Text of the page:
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February 2022: AN INTERVIEW WITH WINK LORCH
Author of Wines of the French Alps: Savoie, Bugey and beyond
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You wrote and published your latest book Wines of the French Alps: Savoie, Bugey and beyond quite recently. Why now?
As a skier and mountain lover, I’ve known Savoie wines for decades and have witnessed a great improvement in quality over the years. Especially in the last decade there’s been a big leap, with a move to more sustainable and organic farming, better winemaking and more willingness to export. This has attracted interest from importers around the world, and while exports still remain small, they are growing steadily. There was so little written on the region, especially in English, and no book by an independent author. It was the right time and worked well for me as a follow up to my first book, Jura Wine.
What for you are the most important factors that make Savoie wines so different from other regions?
When you look at the highest snow-capped mountains of Savoie, it seems impossible that vineyards could thrive there. But if you visit in summer, you can appreciate the warmth in the valleys and see the sun-drenched southerly-facing vineyards clinging to the steep sub-Alpine foothills. The grapes benefit from cool nights and a long growing season. But, most important is the fascinating range of indigenous grapes, many of which are exclusive to Savoie. In whites, Jacquère, Altesse and Gringet are among the unique ones; in reds it’s Mondeuse and Persan that are most important, although grapes from nearby regions like Bergeron for whites (which is the Savoie name for Roussanne) and Gamay or Pinot Noir for reds produce quite different wines in Savoie than in their homelands. All of them give wines with relatively low alcohol and lovely freshness and elegance, with direct vibrant fruit and floral characters. In brief, they are really suited to today’s emerging taste for lighter wines.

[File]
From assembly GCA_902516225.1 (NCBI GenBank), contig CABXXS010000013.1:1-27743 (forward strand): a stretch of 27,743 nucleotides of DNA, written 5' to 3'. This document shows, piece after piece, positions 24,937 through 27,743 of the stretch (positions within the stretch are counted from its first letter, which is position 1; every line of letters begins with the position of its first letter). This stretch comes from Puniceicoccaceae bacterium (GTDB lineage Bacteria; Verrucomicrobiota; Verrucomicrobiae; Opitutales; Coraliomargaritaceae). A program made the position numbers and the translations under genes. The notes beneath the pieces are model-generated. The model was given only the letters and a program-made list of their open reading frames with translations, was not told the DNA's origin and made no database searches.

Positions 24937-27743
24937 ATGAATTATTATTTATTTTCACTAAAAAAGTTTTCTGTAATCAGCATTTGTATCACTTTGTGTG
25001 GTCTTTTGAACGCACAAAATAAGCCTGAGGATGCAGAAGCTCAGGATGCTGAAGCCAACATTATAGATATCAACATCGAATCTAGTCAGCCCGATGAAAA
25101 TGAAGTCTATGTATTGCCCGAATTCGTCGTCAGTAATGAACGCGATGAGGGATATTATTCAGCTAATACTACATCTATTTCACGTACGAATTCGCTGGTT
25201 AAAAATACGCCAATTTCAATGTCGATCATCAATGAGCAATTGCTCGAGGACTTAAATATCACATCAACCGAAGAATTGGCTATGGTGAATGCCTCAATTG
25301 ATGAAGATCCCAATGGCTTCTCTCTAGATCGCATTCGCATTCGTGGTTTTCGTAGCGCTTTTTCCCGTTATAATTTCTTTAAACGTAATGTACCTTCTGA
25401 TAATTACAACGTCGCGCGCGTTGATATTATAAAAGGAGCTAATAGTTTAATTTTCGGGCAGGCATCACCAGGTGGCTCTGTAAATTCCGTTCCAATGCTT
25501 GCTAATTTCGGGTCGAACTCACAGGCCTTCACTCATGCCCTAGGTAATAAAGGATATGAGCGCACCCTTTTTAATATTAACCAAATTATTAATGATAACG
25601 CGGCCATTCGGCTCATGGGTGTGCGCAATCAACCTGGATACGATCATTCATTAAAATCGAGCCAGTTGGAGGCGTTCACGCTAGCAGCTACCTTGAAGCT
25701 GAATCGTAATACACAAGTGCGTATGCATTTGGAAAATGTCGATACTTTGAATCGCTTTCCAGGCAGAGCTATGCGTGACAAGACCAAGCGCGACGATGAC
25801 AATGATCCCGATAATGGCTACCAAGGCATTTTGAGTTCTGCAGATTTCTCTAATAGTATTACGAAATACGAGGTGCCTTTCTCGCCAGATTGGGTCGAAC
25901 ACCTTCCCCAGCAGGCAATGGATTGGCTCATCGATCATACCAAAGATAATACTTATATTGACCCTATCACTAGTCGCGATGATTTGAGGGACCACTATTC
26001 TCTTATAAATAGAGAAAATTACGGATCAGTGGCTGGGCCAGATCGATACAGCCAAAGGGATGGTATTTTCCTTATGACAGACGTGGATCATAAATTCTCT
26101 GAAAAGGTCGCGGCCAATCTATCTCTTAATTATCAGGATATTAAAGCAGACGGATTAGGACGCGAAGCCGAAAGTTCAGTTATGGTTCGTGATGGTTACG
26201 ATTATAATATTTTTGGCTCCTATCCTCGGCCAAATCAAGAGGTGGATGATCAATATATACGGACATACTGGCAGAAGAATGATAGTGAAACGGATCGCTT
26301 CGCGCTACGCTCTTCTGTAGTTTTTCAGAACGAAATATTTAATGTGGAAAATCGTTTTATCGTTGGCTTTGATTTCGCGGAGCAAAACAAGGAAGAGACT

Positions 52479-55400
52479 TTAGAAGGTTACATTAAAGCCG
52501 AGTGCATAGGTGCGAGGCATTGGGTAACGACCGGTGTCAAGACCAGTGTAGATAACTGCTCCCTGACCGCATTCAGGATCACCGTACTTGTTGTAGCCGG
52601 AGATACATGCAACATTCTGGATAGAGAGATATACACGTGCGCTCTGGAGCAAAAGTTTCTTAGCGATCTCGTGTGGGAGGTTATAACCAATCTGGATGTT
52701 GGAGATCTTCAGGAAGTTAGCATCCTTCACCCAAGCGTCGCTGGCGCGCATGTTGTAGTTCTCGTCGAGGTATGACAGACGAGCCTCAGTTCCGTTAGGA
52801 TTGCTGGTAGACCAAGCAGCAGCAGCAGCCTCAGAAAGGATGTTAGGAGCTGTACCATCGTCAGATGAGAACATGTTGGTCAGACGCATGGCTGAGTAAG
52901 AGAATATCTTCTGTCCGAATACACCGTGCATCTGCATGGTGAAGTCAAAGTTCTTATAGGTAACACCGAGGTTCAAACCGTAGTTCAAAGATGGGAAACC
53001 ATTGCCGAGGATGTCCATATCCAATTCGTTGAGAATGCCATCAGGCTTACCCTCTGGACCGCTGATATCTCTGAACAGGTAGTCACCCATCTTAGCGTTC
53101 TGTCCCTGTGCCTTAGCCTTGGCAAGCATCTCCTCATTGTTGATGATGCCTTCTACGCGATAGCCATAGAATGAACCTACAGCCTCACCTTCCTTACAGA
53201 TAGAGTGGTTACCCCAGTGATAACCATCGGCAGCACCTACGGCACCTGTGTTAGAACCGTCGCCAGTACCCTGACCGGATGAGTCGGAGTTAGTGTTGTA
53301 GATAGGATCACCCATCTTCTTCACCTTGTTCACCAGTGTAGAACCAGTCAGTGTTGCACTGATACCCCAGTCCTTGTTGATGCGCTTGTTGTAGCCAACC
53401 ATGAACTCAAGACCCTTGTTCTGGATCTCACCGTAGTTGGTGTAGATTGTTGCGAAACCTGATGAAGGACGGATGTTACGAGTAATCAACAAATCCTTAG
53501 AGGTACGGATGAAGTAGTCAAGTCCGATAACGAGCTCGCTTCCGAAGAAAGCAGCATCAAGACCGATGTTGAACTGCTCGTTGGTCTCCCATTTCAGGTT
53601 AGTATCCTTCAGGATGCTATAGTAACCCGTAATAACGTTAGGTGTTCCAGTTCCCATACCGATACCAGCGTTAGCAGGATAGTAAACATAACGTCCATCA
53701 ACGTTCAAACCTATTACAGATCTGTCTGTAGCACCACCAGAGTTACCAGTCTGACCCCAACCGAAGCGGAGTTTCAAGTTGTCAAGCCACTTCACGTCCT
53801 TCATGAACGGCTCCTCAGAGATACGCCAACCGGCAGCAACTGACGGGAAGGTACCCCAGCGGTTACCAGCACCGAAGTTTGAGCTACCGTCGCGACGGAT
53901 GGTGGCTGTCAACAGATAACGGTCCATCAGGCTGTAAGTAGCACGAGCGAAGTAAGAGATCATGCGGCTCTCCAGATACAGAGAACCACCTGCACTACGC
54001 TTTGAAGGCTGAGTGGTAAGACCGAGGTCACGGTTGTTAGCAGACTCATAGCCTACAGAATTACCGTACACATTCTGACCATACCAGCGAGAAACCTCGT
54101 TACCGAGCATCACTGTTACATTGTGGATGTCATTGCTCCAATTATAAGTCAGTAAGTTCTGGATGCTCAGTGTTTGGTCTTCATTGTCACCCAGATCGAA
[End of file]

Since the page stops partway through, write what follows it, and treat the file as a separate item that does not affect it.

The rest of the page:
Do you have any favourite food matches for white Savoie wines?
Matching cheese to white Savoie wines gives endless pleasure. In the region, of course the cooked cheese dishes like fondue, tartiflette or raclette are the famous matches, but with the best white wines, it’s well worth putting them together with a cheese plate. Altesse is hugely versatile not just with different cheeses but with firm lake and river fish especially and light meat dishes, it can take mildly spiced food too. As for Bergeron, its richness is great with blue cheese and surprise yourself by matching it with pork dishes, especially those with some sweet sour flavours. They make beautiful aperitif wines too.
And what about the reds?
Mondeuse can be a little tough to enjoy on its own, but I so love it with a local Savoie dish of diots, local coarse pork sausages and polenta, laden with Beaufort. You might think polenta is Italian, but the Duchy of Savoie once included north-west Italy, so it was all one Kingdom, therefore polenta is considered a Savoyard dish. Mondeuse has the structure and texture to be versatile with any meaty or sauced dishes. It’s a wonderful grape that ages well, as do the whites, by the way
© Wink Lorch 2022
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